This is hypothetical problem, so remarks about whether it is feasible in practice are are off topic.
I have been designing a documentation system for medical records where the patient owns his/her own data (instead of how it currently works in most (?) cases where the data is stored in a big database at a hospital or similar - an excellent target for both black hats and authorities).
For example, by getting a physical printed paper after each visit to a doctor with the notes and other details of the visit on. The objection I always get when I suggest this is that it would be a problem in maltreatment cases and similar if the patient could manipulate the documentation.
My solution to this - and this is where I would appreciate input - would look something like this: each paper the doctor gives the patient contains a digital signature (checksum) calculated with the doctors private encryption key (e.g., a QR-code) in its footer. This prevents the patient from manipulating the document undetected.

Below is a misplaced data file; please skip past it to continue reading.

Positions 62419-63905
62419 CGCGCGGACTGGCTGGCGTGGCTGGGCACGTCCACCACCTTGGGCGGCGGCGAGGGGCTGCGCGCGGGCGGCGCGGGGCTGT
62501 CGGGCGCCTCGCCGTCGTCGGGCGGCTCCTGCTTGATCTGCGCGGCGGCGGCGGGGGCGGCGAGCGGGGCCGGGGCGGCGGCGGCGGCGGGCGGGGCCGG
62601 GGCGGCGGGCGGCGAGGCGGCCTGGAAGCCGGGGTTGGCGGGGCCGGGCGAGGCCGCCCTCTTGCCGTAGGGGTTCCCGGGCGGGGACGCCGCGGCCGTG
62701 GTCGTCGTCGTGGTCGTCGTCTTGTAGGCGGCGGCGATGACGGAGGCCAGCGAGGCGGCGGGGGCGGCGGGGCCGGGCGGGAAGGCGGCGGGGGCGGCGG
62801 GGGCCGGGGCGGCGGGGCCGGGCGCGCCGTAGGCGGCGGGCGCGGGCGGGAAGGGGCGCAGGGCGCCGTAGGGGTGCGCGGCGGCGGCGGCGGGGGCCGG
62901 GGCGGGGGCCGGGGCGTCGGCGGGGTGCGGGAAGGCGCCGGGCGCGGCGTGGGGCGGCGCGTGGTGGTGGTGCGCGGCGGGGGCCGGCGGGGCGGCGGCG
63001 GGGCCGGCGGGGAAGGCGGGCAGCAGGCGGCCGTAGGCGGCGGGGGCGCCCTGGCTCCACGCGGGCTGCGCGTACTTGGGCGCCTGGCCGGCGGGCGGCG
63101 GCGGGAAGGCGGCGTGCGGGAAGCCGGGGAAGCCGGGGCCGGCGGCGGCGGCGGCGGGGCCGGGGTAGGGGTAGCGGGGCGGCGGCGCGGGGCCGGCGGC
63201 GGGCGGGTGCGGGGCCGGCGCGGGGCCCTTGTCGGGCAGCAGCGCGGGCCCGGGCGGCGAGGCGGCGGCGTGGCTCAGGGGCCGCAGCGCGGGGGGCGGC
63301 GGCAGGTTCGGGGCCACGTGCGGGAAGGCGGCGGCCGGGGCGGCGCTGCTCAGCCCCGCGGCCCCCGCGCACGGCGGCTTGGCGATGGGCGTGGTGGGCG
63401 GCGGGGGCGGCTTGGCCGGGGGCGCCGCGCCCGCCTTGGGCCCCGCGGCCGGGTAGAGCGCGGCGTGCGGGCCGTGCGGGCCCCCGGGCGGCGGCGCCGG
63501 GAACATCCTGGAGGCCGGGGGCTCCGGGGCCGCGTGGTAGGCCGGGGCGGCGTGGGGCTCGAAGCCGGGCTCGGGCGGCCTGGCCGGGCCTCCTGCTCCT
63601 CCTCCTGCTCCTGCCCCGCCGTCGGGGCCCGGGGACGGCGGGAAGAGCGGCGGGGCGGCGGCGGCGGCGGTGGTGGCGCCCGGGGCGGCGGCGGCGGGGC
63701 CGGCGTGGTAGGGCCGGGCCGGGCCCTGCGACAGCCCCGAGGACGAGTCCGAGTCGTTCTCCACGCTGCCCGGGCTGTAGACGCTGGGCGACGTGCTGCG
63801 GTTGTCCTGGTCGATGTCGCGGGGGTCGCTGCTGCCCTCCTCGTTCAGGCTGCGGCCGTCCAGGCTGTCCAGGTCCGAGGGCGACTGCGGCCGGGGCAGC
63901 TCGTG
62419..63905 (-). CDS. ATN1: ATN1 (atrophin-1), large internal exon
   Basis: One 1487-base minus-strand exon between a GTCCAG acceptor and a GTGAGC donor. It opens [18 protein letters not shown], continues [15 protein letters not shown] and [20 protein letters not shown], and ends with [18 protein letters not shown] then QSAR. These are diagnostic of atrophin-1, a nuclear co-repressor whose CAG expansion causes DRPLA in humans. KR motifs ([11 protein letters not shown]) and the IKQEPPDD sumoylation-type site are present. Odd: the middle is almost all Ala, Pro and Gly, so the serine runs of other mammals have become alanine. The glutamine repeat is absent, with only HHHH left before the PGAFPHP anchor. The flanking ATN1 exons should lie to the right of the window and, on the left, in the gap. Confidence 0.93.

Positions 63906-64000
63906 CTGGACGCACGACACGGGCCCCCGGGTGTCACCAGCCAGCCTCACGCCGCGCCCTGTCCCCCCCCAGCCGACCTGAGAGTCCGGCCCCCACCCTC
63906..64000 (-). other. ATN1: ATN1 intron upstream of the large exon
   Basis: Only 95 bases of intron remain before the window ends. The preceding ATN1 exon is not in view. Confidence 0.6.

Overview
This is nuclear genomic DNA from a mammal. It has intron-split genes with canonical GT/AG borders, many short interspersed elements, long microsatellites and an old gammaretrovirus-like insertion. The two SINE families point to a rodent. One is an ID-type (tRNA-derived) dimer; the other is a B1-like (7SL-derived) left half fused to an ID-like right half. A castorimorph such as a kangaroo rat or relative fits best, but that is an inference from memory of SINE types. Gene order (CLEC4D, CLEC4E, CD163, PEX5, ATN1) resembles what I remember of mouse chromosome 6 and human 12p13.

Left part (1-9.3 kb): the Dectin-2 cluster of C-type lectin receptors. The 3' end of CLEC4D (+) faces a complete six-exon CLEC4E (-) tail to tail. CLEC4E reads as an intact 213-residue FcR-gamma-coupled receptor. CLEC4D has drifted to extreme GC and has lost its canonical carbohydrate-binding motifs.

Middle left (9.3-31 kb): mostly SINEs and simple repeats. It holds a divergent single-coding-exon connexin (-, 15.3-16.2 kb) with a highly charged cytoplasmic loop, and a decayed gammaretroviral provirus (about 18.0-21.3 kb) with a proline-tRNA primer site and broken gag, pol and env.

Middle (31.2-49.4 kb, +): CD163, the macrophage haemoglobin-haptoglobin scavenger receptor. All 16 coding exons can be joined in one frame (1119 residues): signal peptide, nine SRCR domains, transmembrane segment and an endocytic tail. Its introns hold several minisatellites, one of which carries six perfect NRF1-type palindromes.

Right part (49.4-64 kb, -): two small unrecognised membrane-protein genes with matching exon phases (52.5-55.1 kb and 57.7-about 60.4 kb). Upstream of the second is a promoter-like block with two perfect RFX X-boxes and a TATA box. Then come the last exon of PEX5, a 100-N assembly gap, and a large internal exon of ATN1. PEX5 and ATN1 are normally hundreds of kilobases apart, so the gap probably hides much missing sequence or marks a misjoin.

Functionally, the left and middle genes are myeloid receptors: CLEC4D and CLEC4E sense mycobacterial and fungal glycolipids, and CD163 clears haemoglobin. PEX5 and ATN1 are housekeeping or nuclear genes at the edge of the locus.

Next problem is the document chain: the solution in the previous paragraph does not prevent the patient from handing in paper 1, 2 and 4 but ignoring 3. To solve this, every paper also contains the previous documents digital signature in it's body. If the patient presents page 1, 2 and 4 they checksum for the previous document on 2 will match the checksum on 1 but the the checksum for the previous document on 4 won't match the checksum on 2.
Would this work?
One problem remains: what if the patient just presents paper 1, 2 and 3 but not 4? Or if the patient on its fifth visit to the doctor just show 1, 2 and 3 - meaning you get two documents numbered 4? Any ideas for solutions for these problems? A separate log document? How is it solved in current solutions?